- By Levi Rickert and Darren Thompson
GILA RIVER INDIAN COMMUNITY — Tribal citizens and boarding school survivors filled the Gila Crossing Community School near Phoenix on Friday, as senior officials from the Department of Interior held the fourth listening session on the yearlong Road to Healing Tour.
The Gila River Indian Community hosted the listening session by the U.S. Secretary of the Interior Deb Haaland (Laguna Pueblo) and Assistant Secretary of the Interior for Indian Affairs Bryan Newland (Bay Mills Indian Community). Gila River Indian Community Governor Stephen Roe Lewis, who also serves as secretary of the National Congress of American Indians (NCAI) introduced Secretary Haaland.
During his introduction, Lewis made the point that he was welcoming the Road to Healing Tour because there is no need to be silent about what happened in Indian boarding schools any longer.
“Through our collective voices, we will raise awareness and we will make change,” Lewis said. “And we must because we have to continue to do everything we can to heal prior generations and to protect our children and our communities. Ongoing policies, even today threaten our beautiful, precious native children, like efforts to overturn the Indian Child Welfare Act (ICWA) by those who are still trying to remove our children from our families and our tribal communities.”
Arizona state officials including Governor Katie Hobbs (D) and U.S. Rep. Ruben Gallego (D-AZ) attended the event, as did Deb Parker (Tulalip Tribes), chief executive officer of the The National Native American Boarding School Healing Coalition (NABS). Haaland said Hobbs was the first governor to attend a Road to Healing event, and thanked her for being there.
Haaland also thanked boarding school survivors and their descendants for their willingness to share their stories, however painful that might be.
“You're not here to listen to me. I'm here to listen to you. Your voices are important to me. And I thank you for your willingness to speak to the pain in sharing your stories with us,” Haaland told the crowd. “Federal Indian boarding school policies has touched every single indigenous person I know. Some are survivors, some are descendants, but we all carry the trauma in our hearts.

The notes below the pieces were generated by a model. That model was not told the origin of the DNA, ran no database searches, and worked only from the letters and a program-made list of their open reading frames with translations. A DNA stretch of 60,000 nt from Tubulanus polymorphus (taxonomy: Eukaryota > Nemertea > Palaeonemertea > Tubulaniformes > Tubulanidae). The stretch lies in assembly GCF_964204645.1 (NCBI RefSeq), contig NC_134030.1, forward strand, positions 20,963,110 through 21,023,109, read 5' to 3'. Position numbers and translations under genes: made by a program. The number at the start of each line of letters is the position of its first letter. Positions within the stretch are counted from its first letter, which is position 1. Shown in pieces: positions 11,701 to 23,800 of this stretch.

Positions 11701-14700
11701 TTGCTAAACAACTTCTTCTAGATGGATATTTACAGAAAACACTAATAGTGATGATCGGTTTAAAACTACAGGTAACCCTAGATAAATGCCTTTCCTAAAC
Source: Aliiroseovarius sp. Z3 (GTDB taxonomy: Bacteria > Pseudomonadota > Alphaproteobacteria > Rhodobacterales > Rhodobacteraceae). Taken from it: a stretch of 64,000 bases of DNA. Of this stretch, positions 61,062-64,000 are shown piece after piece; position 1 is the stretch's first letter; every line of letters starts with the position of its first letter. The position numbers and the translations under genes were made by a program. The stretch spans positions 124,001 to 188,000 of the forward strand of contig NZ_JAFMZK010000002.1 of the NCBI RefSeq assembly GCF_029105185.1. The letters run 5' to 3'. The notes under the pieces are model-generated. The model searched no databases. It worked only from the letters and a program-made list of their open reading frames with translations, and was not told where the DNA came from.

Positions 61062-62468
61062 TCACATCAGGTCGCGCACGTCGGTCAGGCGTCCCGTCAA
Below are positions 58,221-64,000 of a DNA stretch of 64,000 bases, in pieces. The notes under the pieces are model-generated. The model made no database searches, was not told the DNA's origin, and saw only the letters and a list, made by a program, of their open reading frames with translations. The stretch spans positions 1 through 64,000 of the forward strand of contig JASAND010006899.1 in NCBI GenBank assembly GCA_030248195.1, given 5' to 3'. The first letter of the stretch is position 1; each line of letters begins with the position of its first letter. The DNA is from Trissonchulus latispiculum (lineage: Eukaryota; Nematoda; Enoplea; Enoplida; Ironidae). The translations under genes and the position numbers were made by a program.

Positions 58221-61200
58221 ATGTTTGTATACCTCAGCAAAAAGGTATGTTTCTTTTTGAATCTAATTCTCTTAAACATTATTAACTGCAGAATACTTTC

“The healing that can help our communities will not be done overnight. But I know that it can be done. This is one step among many that we will take to strengthen and rebuild bonds within Native communities.”
Assistant Secretary Newland said the U.S. The Department of the Interior has determined that 47 of the federal government's Indian boarding schools were or are located in the state of Arizona.
He and his staff visited the closed-down Phoenix Indian boarding school recently in preparation for Friday’s listening session. The school was part of a federal government policy to assimilate and strip Native children of their culture.
The Phoenix Indian Boarding School opened in 1891, and was run by the Bureau of Indian Affairs until 1990. At the establishment of the school, Indian Commissioner Thomas Morgan said, "it's cheaper to educate Indians than to kill them."
Telling the whole story
Newland invited members of the audience to share their stories about how Indian boarding schools affected the lives of their families and communities.
“We know that our federal records and documents can only tell so much of a story. And then your words and your experiences are crucial to telling the whole story, not just for the federal government, but to the American people,” Newland said.
With the members of the media present, about six different individuals shared their stories. Most were descendants of those who attended Indian boarding schools.
April Ignacio (Tohono O’odham Nation) said she was providing testimony on behalf of her family, which has had five generations of boarding school attendees and survivors.
“Although I understand that this tour is specific to the federal boarding school system, I think it is important to state that the federal government was funding mission church schools and giving Christian religious groups jurisdiction over tribes in the late 1800s until the 1960s,” Ignacio said.
She testified that one of her grandmothers had her tongue split in two, causing it to bleed for hours, because she spoke in her O’odham language.
Pershlie Ami (Hopi), 67, attended the Phoenix Indian School. She recounted how when she was in the seventh grade, she signed up for an “outing” so she could leave the school premises and perform cheap labor for non-Native families.
“A family came and picked me up and took me to their home. The task that they wanted me to do was pick up dog poop in their house,” Ami said.
Ami says she refused to clean the house and was severely punished. She was never allowed to go out on another outing.
Arizona Governor Hobbs listened to the testimony for over an hour.
“I think this is a good thing Secretary Haaland is doing here,” Governor Hobbs told Native News Online during the event. “It is a time for healing. This will work towards healing.”
NABS CEO Parker told Native News Online the listening sessions are an important part of the healing process. They’re needed to help Native people and communities overcome the historical trauma that exists because of the boarding school experience.
“The first step is listening,” Parker said. “Folks are feeling like they finally have someone to tell their story to with Secretary Holland and her staff. So, this is really groundbreaking.”
Friday’s listening session was one of two listening sessions for The Road to Healing Tour. The second is scheduled for Sunday, January 22, 2023 at 10 a.m. - Mountain Time on the Navajo Nation at Many Farms High School, N Highway 191, Many Farms, Arizona
Trauma-informed support will be available on-site during the Arizona events.
Neely Bardwell contributed to this article.
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